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Five Wishes and Ethical Wills

fivewishesIn facing the loss of my Mom’s recognition of me, I’m left to wonder how I will manage through the final years of my life. I have felt a weird shift to my psyche now that the woman who I am the adult caregiver for, no longer knows me. She politely accepts my help and quizzically looks at me when I arrive with a case of Coke. I can tell she is wondering how I know she likes Coke when she has no recognition of me. Thankfully, she is gracious when I offer help but finds some of my requests a little too personal and politely rebuffs my suggestion. I am moving into another new phase of this hideous disease and learning to adapt.

I’ve been thinking about one of the gifts my parents gave me when they wrote a personal letter about the end of their life. They did it when they were in their fifties. Today, this falls under the description of an ethical will. There are many varieties and definitions behind this document. I consider what my parents did for me an incredible way to remind me of their values as well as encourage me if something were to happen to them. I was 20 and still in college, but was the last child at home over the summer and under their roof and care. During this time, my parents were traveling the globe. It was part of my father’s job. As the military spouse, my Mom was expected to make the trips with him. My parents wrote up their personal wishes should something happen to them on one of their trips. My Mom would always remind me where the hand-written letter was and that they left a blank signed check in the envelope.  It wasn’t the will or durable power of attorney, but a note that expressed their love and hopes for me.

One summer, my Mom sat me down with the envelope and went over the information with me. She really wanted me to know how to manage should something happen to them while I was still in college.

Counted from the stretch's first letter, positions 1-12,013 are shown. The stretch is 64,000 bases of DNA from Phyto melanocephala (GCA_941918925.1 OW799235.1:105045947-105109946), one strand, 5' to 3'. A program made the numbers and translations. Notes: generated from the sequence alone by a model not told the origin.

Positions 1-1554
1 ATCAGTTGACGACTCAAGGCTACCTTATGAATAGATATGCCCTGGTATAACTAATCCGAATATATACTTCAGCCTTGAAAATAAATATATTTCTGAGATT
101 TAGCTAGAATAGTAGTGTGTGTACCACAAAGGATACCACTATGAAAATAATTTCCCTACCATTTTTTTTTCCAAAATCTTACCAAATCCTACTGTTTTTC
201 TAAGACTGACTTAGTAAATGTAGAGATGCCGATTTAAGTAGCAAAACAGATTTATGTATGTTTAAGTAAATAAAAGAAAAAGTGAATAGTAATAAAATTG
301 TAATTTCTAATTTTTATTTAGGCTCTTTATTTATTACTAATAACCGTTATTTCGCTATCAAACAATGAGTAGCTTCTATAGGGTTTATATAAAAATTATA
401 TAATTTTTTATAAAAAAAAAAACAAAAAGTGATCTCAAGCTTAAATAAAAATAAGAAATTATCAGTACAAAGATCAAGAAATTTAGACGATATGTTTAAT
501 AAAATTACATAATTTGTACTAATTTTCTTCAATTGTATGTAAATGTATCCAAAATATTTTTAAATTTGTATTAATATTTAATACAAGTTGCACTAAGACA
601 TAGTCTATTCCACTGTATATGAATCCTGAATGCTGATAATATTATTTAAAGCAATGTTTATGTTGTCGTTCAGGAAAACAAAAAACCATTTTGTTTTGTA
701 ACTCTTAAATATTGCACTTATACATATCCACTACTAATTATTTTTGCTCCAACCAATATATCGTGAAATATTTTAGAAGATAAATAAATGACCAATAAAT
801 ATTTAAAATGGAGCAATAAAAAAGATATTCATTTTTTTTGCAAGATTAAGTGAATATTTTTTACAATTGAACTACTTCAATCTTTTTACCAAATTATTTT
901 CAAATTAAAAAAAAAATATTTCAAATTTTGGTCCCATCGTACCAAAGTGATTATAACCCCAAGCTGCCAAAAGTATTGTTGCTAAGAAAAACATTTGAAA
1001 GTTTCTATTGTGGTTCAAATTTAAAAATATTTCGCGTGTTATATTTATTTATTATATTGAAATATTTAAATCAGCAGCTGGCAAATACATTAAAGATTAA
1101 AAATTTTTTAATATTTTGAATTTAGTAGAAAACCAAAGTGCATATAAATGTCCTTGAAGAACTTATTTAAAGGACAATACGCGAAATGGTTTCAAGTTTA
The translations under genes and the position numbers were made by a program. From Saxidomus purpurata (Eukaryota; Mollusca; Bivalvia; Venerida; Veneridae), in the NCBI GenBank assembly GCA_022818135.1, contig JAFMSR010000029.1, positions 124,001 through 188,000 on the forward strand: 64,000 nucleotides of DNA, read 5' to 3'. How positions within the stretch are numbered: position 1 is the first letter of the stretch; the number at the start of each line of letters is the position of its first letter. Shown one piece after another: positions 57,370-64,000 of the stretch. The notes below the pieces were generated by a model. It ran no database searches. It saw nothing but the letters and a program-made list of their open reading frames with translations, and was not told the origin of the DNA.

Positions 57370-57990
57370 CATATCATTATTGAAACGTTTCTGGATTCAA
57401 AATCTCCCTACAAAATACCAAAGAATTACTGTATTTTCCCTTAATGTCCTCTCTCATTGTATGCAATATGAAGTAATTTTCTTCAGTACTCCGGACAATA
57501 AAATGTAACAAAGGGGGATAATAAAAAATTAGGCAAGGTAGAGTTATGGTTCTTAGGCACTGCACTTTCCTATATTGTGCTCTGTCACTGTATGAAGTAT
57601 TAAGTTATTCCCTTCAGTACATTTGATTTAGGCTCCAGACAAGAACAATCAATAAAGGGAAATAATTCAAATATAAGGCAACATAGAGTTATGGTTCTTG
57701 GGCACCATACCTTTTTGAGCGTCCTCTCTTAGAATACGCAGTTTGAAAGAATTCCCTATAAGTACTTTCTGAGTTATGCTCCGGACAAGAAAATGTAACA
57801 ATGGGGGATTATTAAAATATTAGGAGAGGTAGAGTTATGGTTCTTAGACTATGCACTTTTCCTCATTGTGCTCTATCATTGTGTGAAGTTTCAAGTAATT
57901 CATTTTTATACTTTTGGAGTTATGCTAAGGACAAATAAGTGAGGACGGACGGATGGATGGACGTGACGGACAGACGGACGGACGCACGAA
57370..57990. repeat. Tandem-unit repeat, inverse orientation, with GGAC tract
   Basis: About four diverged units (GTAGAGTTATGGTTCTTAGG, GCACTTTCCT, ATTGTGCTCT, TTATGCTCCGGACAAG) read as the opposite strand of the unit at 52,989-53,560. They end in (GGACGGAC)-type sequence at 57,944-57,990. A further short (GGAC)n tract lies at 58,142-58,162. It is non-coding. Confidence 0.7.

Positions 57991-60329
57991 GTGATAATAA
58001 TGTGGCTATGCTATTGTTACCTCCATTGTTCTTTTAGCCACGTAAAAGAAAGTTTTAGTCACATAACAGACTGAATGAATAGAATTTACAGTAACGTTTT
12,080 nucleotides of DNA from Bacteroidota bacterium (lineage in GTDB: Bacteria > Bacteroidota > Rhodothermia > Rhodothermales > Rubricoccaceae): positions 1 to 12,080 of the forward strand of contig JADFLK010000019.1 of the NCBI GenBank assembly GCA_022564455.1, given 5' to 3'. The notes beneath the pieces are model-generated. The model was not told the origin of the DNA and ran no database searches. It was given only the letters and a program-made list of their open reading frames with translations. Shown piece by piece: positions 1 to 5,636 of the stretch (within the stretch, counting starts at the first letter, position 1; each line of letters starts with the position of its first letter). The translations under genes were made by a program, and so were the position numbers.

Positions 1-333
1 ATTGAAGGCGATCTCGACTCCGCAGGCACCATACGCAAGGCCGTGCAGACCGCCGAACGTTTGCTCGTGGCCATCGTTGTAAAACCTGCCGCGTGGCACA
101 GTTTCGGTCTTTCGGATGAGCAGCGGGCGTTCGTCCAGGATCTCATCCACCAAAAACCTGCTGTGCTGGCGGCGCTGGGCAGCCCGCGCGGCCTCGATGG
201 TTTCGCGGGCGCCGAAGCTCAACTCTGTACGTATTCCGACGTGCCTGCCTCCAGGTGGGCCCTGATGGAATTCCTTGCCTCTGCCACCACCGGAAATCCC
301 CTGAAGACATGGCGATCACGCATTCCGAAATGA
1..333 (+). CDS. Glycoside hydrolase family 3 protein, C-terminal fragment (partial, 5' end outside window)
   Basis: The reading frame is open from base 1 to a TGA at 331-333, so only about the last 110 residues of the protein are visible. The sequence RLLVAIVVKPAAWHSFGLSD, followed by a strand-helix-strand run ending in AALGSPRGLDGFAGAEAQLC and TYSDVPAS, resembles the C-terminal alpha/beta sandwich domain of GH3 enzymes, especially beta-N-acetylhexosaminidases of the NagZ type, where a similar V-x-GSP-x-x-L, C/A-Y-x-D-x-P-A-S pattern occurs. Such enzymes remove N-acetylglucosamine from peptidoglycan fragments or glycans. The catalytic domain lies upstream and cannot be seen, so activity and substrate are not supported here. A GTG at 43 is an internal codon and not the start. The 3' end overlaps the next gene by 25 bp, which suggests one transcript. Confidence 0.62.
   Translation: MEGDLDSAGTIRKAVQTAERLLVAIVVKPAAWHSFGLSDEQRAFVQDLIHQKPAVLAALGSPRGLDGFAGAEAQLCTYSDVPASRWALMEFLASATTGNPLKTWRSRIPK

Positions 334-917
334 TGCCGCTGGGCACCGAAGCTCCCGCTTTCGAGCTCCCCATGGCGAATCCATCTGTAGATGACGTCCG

I’m amazed at how much the school of life has educated me. I watched both my parents deal with a parent who had dementia. I know they never expected that fate would befall them.  When it was time to look at their Durable Power of Attorney and Medical Directives, I realized what a gift those earlier conversations were. These documents don’t really cover the variety of decisions you will face as a caregiver. We have had to make many audible calls in the care of my parents from choosing to forgo chemotherapy to moving my Mom into a new community focused on memory care.

I was lucky to have had so much time with my parents to absorb many of their personal beliefs as an adult. One document that can help provide some guidance to family members for care decisions if you can’t make them yourself is called Five Wishes. It’s written to stand as a legal document, so if you have estate plans in place, please consult with your lawyer. If you don’t, it might be a good place to start. Recommended. 

 

5 comments on “Five Wishes and Ethical Wills

  1. Kay, I recently saw a video posted with a woman who videotaped her mother recognizing she was her daughter and it is beautiful. Please check it out for an uplifting moment at http://sincereblogdotcom.wordpress.com/2014/09/10/87-year-old-woman-with-dementia-recognises-her-daughter-video/

    Thank you for the Five Wishes info.

  2. Kay, I do sympathise. The whole “she doesn’t know me” thing is an emotional nightmare. In my case, it was made easier by the fact that mum progressively thought I was my brother, and then my Dad, so she felt she was with someone who knew and cared for her. Towards the end, we just wanted her to know she was cared for. Dealing with a parent with dementia makes one grow up very fast. I thought I was all growed up at 50 – I wasn’t.

    With luck, there will still be days when Mum knows who you are. but even if she doesn’t, know that the love and care you give her makes all the difference to her world.

  3. It could also be quite funny, as she would press “Dad” to make sure he had dealt with the butcher and the greengrocers and so on, which given she was talking about the World War II era and a home and an area I had never lived in was a bit tricky 🙂 And as Dad had died when I was two, I had no idea how he would have responded to her.

    I got very used to saying “Yes, dear” which seemed to satisfy her.

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